There are several ways to set up an irrigation system depending on the type of gardening you are doing. When used with a timer this is absolutely the best way to water your plants. No more forgetting to water or forgetting to turn the hose off when you are watering. Just a nice even daily (or every 2 or 3 days) watering. Inconsistent watering is one of the main causes of blossom end rot in tomatoes and causes multiple issues with any plant. If your plant is too dry it will wilt and possibly die. If it is too wet you can drown it. When properly set up an irrigation will yield up to an 75% – 80% water savings. Irrigation systems are usually used with pressure regulators to lower the pressure of the water in a system. A direct water line will usually have too much pressure for these types of systems.
Drip irrigation is used when you are doing container gardening. This is the type of irrigation system that we used to use on our front porch. We had both hanging baskets and pots set around the edge of the porch. There are complete kits available to do this. Typical parts would include distribution tubing, a pressure regulator, a filter screen, an installation tool to make the holes for the emitters and stakes, end plugs to close off the end of the tubing and a few other parts. You are able to adjust these so that you have an emitter in each pot that you need to water. This kit pictured even comes with a timer.
Drip Tape Irrigation
This is what we use in our garden. In fact the picture at the top of the article with red plastic mulch is my personal garden. We have been doing pretty much the same setup for about 20 years now. It works well for us. This can be used in raised garden beds or standard gardens. We garden in 4′ wide raised garden beds. We plant our seeds and seedlings in 1′ from each edge. We have 2 rows of drip tape in the 4′ wide area, spaced at about 1′ 6″ in from the edge. We put our drip irrigation system down and then we cover it with plastic garden mulch. Then we plant our seeds or seedlings. We have ours on a timer set for 15 minutes every other day. With the water savings from the drip irrigation and the moisture retention from the mulch, we really do not use much water. Even in our summer heat of 100 degree days we do not change from the 15 minutes every other day.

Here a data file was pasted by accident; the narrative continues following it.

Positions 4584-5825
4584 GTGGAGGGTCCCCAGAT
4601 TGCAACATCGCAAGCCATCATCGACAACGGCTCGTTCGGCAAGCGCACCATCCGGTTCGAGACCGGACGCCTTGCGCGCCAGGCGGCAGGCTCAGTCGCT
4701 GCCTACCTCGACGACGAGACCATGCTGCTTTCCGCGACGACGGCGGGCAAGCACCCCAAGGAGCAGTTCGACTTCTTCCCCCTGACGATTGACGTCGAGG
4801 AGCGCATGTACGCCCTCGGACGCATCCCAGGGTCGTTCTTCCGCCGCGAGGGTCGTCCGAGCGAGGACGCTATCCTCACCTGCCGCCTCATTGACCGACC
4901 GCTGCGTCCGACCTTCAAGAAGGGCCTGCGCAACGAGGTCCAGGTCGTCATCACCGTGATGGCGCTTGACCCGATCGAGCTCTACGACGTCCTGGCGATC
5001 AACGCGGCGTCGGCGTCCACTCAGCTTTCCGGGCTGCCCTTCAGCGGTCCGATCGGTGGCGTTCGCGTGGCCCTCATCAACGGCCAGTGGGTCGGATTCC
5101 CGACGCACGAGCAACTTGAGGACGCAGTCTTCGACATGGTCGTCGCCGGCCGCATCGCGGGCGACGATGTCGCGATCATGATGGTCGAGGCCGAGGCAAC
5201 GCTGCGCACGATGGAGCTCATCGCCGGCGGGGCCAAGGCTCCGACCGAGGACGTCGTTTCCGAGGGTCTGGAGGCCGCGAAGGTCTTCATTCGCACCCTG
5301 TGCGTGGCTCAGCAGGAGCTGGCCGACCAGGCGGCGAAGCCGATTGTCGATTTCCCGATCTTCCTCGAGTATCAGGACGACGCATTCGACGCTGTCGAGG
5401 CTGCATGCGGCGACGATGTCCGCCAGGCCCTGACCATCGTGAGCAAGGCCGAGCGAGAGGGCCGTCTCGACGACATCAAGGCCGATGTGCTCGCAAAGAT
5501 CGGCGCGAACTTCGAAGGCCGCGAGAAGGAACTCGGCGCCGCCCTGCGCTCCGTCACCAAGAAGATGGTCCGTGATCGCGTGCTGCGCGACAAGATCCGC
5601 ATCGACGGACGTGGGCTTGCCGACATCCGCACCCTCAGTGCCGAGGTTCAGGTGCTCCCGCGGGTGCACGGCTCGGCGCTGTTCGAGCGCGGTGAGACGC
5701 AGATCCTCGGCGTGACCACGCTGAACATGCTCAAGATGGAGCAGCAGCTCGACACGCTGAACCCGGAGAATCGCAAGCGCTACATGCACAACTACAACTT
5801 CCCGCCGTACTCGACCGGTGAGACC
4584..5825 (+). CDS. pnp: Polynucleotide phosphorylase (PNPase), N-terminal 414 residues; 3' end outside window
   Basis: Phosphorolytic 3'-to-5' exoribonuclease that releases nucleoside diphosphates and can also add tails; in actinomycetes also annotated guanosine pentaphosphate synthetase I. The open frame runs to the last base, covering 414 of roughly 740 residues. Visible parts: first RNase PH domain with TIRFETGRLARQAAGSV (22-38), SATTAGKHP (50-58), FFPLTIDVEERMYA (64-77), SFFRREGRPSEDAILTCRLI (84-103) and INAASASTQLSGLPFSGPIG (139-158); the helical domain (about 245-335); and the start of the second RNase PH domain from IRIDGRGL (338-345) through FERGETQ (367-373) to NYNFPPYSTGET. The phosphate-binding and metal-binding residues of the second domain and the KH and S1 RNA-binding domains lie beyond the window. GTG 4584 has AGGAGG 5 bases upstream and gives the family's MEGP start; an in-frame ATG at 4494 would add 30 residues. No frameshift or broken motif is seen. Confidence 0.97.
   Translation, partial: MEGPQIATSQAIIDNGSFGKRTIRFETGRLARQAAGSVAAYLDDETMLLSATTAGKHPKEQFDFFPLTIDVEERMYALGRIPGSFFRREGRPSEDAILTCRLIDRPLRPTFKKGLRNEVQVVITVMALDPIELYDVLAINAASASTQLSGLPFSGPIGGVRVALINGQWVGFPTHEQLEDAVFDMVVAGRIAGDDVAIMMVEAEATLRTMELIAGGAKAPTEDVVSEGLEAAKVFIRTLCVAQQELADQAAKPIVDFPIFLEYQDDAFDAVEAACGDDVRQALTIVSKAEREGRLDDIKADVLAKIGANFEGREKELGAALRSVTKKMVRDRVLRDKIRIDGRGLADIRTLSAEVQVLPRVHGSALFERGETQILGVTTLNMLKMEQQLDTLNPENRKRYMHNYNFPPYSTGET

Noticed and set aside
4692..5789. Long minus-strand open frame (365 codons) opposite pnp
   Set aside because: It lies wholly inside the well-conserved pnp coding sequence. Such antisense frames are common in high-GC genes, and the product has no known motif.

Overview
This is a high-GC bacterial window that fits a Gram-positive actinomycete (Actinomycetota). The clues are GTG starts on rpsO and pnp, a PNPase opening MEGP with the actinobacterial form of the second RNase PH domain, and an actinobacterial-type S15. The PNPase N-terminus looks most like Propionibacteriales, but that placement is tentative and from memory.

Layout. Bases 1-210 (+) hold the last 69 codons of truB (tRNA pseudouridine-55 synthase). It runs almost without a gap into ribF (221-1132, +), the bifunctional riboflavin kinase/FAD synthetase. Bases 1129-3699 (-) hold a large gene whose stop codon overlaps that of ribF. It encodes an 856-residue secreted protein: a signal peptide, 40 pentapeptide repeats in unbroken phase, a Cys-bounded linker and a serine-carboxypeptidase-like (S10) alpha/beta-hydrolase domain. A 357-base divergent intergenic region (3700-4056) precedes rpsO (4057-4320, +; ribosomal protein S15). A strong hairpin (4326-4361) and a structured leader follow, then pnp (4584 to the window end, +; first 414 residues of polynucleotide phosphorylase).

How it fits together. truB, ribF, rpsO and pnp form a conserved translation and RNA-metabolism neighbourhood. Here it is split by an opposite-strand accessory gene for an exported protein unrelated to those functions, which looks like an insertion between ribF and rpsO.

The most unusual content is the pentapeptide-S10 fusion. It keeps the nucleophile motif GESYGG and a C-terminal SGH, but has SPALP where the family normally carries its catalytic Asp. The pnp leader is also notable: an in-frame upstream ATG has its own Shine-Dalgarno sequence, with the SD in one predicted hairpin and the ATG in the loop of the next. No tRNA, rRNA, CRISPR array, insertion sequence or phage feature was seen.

There are drip irrigation kits available. They will have the drip tape which has holes predrilled and all of the fittings you need. A pressure regulator should be used with this system as well. Don’t forget the timer! These don’t usually come in the kits. You simply lay your tape out and staple it down with included ground staples, put all of your fittings together and you are ready to water. They even have goof plugs in case you poke a hole in your tape by mistake. Trust me, it happens occasionally. Oops.
DIY Drip Irrigation System
For all of you who like a d-i-y project, this one is simple enough to make. You should use schedule 40 PVC pipe 3/4″ in diameter. Drill 1/16″ holes in the appropriate spacing for your plants. You can place this with the holes up or down depending on your preference. Also, if you have a small area you want to do a heavier watering you can drill holes opposite each other. Lay the pipe so that these are pointing out. You will get quite a bit of coverage from this method. If you are doing smaller plants that are spaced closer together you can drill your holes about every 6″. For larger plants like tomatoes you should have holes where the plants are at and an extra 2 – 3 holes in between. I only plant my tomatoes at 3′ apart. I would just do one hole in the center of the plants and one at each plant. I know other people will space their tomatoes as far as 4′ or 5′ apart. For this you would want the 2 – 3 holes in between. You want to make sure that your garden surface is level so that the water will flow. You can lay these out in pretty much any configuration that you want, but you should have ball valves so you can shut off sections or rows. In addition you will need fittings such as t’s, elbows, end caps, pipe cement etc.
Spray Drip Irrigation System
This is perfect if you have a greenhouse or have your plants spaced closely together. The spray heads are adjustable from a light to a heavier spray. This system even comes with a timer!
I have always had a similar system in my personal greenhouses. The picture above is from my Halls Magnum that I used to own. Unfortunately it got left in a move. I loved that greenhouse! It is tubing hanging from the top of the greenhouse with spray heads at appropriate spacing. You can see it at the top of the sidewall. The blue is a flexible conduit with wiring for the ventilation system. Again, a time and plant saver.
In conclusion, I would not even attempt to garden without an automatic watering system. As busy as we all are it is just too easy to forget, even though we spend hours in our gardens. Plus, the plants seem to really thrive with a consistent watering schedule. And that is really what it is all about – healthy, high yielding plants.